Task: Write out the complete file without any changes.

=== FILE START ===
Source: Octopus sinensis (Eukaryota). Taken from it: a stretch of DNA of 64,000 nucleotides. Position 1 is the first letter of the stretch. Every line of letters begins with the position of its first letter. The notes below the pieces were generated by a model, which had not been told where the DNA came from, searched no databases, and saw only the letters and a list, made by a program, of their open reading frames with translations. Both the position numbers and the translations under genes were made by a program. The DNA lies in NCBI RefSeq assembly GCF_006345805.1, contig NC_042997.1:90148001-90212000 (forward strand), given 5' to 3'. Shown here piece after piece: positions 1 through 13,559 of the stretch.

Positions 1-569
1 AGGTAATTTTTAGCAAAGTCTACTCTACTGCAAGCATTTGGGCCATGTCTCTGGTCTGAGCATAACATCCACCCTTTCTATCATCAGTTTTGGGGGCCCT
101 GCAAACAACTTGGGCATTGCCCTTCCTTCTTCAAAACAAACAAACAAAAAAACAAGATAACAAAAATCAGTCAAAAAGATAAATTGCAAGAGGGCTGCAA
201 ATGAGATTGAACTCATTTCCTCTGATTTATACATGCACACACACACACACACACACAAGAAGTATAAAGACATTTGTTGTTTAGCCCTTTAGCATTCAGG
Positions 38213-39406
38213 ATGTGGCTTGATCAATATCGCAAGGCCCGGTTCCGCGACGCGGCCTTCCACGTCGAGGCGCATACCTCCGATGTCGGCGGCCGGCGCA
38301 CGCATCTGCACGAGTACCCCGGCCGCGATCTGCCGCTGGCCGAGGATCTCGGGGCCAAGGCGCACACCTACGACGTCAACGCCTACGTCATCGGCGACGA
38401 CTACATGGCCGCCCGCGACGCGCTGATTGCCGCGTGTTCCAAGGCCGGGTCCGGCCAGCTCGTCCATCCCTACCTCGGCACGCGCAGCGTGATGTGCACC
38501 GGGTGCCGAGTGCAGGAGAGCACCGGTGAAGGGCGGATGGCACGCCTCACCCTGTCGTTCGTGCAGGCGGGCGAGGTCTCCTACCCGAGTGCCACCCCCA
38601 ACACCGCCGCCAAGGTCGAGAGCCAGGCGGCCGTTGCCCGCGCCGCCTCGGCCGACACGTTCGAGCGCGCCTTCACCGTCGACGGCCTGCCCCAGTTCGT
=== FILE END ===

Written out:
Source: Octopus sinensis (Eukaryota). Taken from it: a stretch of DNA of 64,000 nucleotides. Position 1 is the first letter of the stretch. Every line of letters begins with the position of its first letter. The notes below the pieces were generated by a model, which had not been told where the DNA came from, searched no databases, and saw only the letters and a list, made by a program, of their open reading frames with translations. Both the position numbers and the translations under genes were made by a program. The DNA lies in NCBI RefSeq assembly GCF_006345805.1, contig NC_042997.1:90148001-90212000 (forward strand), given 5' to 3'. Shown here piece after piece: positions 1 through 13,559 of the stretch.

Positions 1-569
1 AGGTAATTTTTAGCAAAGTCTACTCTACTGCAAGCATTTGGGCCATGTCTCTGGTCTGAGCATAACATCCACCCTTTCTATCATCAGTTTTGGGGGCCCT
101 GCAAACAACTTGGGCATTGCCCTTCCTTCTTCAAAACAAACAAACAAAAAAACAAGATAACAAAAATCAGTCAAAAAGATAAATTGCAAGAGGGCTGCAA
201 ATGAGATTGAACTCATTTCCTCTGATTTATACATGCACACACACACACACACACACAAGAAGTATAAAGACATTTGTTGTTTAGCCCTTTAGCATTCAGG
Positions 38213-39406
38213 ATGTGGCTTGATCAATATCGCAAGGCCCGGTTCCGCGACGCGGCCTTCCACGTCGAGGCGCATACCTCCGATGTCGGCGGCCGGCGCA
38301 CGCATCTGCACGAGTACCCCGGCCGCGATCTGCCGCTGGCCGAGGATCTCGGGGCCAAGGCGCACACCTACGACGTCAACGCCTACGTCATCGGCGACGA
38401 CTACATGGCCGCCCGCGACGCGCTGATTGCCGCGTGTTCCAAGGCCGGGTCCGGCCAGCTCGTCCATCCCTACCTCGGCACGCGCAGCGTGATGTGCACC
38501 GGGTGCCGAGTGCAGGAGAGCACCGGTGAAGGGCGGATGGCACGCCTCACCCTGTCGTTCGTGCAGGCGGGCGAGGTCTCCTACCCGAGTGCCACCCCCA
38601 ACACCGCCGCCAAGGTCGAGAGCCAGGCGGCCGTTGCCCGCGCCGCCTCGGCCGACACGTTCGAGCGCGCCTTCACCGTCGACGGCCTGCCCCAGTTCGT